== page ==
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In this paper, I question the assumption that emotions are first and foremost individual reactions, and suggest instead that they are often best viewed as social phenomena. I show that many of the causes of emotions are interpersonally, institutionally or culturally defined; that emotions usually have consequences for other people; and that they serve interpersonal as well as cultural functions in everyday life. Furthermore, many cases of emotion are essentially communicative rather than internal and reactive phenomena. Previous research has often underestimated the importance of social factors in the causation and constitution of emotion. In conclusion, I recommend that existing cognitive and physiological approaches to emotional phenomena be supplemented or supplanted by social psychological analysis.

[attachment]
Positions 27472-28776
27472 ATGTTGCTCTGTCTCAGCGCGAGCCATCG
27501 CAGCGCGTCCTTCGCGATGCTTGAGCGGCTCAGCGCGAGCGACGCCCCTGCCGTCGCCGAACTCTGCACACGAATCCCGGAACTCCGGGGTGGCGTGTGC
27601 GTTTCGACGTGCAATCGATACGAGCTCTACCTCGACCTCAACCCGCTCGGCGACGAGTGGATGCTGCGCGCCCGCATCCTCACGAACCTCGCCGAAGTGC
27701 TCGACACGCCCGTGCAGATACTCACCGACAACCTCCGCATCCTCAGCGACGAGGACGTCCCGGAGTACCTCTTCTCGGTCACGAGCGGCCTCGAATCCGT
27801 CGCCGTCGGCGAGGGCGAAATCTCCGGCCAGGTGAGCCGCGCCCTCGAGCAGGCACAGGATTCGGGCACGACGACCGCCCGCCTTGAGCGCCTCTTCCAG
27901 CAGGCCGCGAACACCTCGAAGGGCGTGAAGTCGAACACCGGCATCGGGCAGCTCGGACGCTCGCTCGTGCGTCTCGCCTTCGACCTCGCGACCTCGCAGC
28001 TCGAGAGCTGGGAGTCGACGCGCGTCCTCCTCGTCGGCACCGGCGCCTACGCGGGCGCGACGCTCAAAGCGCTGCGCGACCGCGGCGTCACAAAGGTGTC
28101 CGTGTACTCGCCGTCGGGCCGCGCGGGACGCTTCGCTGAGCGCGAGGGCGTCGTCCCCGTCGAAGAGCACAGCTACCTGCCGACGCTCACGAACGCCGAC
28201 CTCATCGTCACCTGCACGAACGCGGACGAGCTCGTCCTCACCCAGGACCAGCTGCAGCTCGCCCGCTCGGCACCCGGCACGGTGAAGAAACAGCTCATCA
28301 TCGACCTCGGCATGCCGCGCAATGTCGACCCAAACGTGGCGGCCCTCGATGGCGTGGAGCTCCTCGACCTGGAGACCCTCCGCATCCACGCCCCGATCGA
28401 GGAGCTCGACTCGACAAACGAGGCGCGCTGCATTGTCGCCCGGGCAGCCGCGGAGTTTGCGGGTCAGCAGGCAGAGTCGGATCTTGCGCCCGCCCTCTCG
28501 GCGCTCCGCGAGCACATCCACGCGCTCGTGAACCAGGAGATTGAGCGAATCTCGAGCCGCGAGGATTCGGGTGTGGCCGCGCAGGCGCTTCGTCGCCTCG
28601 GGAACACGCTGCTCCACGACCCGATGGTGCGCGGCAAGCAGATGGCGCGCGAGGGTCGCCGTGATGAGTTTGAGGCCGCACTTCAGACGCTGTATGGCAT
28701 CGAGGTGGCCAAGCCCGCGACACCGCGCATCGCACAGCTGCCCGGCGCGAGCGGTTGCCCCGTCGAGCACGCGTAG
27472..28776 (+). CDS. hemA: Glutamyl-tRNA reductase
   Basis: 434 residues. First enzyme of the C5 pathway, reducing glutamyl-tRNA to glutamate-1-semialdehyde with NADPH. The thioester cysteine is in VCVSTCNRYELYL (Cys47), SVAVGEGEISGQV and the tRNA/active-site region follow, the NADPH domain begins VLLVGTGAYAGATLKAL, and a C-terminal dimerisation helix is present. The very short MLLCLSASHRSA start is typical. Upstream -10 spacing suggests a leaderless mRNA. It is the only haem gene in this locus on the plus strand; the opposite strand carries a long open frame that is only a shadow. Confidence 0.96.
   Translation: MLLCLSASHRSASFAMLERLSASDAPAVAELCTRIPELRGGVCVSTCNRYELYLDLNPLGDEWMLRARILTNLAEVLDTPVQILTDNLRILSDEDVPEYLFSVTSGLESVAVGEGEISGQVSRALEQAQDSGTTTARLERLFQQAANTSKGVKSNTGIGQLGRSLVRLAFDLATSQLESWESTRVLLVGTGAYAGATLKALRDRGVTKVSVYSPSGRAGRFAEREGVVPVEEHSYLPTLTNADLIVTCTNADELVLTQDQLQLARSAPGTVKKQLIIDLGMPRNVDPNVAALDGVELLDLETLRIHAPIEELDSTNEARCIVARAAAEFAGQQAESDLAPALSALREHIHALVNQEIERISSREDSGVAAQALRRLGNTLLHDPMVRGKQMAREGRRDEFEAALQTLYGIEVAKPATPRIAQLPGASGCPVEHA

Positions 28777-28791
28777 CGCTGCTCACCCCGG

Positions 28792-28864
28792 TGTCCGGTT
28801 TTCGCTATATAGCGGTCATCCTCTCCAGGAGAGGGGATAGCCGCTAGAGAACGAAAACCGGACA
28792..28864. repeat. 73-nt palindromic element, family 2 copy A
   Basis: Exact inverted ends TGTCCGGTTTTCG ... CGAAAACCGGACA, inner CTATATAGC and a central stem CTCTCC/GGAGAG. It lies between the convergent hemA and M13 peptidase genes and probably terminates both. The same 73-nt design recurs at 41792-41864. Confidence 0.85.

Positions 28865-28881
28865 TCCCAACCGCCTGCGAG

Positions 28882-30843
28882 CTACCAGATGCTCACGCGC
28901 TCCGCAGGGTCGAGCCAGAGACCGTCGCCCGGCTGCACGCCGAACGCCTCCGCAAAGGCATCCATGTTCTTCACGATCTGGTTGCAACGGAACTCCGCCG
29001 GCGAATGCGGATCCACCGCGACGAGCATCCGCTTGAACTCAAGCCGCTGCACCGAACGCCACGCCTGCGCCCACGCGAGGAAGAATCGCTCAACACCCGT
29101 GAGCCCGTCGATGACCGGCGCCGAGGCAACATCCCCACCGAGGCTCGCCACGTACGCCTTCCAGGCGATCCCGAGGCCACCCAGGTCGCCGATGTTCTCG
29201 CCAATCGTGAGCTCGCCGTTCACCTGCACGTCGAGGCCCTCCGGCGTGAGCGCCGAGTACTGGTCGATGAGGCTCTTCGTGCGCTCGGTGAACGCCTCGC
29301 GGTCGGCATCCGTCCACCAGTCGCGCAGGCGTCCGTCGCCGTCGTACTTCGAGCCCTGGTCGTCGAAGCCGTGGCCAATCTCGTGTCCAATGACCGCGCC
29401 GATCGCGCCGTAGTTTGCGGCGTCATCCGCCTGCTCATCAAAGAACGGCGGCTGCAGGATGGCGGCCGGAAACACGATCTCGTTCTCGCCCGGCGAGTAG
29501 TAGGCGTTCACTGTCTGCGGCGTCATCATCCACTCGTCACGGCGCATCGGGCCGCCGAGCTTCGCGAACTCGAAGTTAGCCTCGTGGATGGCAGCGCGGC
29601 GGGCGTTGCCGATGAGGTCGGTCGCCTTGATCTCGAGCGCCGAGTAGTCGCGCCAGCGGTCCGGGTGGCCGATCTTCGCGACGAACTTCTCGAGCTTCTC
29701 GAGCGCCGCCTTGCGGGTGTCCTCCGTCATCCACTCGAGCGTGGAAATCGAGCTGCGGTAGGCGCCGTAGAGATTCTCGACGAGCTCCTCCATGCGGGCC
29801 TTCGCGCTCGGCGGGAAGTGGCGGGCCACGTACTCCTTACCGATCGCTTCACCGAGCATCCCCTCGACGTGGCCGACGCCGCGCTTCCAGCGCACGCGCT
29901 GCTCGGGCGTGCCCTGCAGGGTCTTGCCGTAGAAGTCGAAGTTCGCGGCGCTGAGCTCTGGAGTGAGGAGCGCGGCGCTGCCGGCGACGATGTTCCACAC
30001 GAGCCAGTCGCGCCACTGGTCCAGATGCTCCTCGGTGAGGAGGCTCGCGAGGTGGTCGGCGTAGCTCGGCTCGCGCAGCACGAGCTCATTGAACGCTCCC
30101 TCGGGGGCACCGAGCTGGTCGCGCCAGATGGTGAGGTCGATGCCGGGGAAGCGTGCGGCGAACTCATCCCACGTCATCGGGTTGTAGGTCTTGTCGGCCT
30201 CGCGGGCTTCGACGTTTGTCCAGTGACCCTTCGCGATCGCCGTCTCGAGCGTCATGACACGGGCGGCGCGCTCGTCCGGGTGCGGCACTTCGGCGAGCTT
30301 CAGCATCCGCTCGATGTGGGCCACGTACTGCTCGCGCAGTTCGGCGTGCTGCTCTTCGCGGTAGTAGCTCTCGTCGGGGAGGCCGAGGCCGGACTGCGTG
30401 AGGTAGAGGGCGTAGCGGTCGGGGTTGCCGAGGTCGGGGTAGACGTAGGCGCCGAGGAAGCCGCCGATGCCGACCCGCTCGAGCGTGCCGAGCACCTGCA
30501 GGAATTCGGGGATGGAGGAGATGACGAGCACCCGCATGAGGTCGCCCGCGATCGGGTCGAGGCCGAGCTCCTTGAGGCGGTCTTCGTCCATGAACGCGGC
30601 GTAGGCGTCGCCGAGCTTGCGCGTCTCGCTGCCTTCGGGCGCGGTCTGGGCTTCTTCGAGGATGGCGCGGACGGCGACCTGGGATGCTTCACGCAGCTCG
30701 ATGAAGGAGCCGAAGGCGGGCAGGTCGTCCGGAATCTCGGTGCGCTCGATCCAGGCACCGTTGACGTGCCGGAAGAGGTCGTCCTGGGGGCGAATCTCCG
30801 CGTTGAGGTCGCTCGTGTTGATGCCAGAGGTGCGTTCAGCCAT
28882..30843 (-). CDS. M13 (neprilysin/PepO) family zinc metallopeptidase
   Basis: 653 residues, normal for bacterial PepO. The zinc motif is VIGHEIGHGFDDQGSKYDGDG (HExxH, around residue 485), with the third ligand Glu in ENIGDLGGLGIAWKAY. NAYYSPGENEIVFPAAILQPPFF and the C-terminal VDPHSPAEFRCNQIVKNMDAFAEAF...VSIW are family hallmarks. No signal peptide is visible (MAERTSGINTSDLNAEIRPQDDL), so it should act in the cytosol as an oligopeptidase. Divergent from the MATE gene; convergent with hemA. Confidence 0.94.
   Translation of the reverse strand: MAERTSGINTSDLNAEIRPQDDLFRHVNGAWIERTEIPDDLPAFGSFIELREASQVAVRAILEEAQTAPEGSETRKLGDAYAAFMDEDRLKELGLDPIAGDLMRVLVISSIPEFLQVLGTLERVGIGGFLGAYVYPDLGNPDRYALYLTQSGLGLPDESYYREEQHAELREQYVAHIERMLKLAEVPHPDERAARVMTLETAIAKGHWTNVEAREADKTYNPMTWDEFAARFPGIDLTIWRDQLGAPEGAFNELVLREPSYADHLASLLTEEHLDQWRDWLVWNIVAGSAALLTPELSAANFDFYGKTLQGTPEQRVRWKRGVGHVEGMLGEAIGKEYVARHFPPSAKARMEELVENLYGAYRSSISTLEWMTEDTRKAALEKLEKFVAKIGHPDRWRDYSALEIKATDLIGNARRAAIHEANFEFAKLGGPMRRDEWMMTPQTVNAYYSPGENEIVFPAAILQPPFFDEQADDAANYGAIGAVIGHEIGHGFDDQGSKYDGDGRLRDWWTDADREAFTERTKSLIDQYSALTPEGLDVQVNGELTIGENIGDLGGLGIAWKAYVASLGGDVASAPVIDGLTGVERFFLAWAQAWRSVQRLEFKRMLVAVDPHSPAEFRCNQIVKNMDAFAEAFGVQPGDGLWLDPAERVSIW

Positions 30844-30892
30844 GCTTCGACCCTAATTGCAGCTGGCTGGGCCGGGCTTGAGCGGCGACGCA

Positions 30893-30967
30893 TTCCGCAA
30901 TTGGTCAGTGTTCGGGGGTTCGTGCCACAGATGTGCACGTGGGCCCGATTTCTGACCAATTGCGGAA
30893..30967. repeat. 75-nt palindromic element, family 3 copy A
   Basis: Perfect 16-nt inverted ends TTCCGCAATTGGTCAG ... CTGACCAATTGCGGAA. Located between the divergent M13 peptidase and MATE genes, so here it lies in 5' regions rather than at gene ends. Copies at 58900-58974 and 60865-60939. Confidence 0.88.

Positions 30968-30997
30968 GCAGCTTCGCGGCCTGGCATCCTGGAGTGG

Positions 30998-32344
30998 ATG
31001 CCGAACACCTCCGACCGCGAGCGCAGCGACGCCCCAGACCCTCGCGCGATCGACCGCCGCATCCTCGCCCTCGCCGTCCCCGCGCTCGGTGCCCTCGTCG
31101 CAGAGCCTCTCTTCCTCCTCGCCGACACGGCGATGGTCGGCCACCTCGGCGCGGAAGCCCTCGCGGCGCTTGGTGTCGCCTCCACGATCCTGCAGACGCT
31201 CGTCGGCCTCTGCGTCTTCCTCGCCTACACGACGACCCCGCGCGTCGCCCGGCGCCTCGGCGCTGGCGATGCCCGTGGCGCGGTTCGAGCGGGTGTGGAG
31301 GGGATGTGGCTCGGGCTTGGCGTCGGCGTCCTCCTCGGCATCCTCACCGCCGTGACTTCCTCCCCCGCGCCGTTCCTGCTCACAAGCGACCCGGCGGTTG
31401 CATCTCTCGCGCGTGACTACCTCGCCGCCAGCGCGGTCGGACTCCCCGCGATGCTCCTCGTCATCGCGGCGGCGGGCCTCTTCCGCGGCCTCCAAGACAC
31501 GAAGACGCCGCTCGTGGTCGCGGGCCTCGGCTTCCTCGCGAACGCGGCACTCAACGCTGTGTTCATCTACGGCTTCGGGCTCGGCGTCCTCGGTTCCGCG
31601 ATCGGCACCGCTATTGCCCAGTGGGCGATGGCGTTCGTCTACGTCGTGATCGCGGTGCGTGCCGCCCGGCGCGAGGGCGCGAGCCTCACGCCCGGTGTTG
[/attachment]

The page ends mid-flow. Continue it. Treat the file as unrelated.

Journal article


British journal of psychology (London, England : 1953)

Publication Date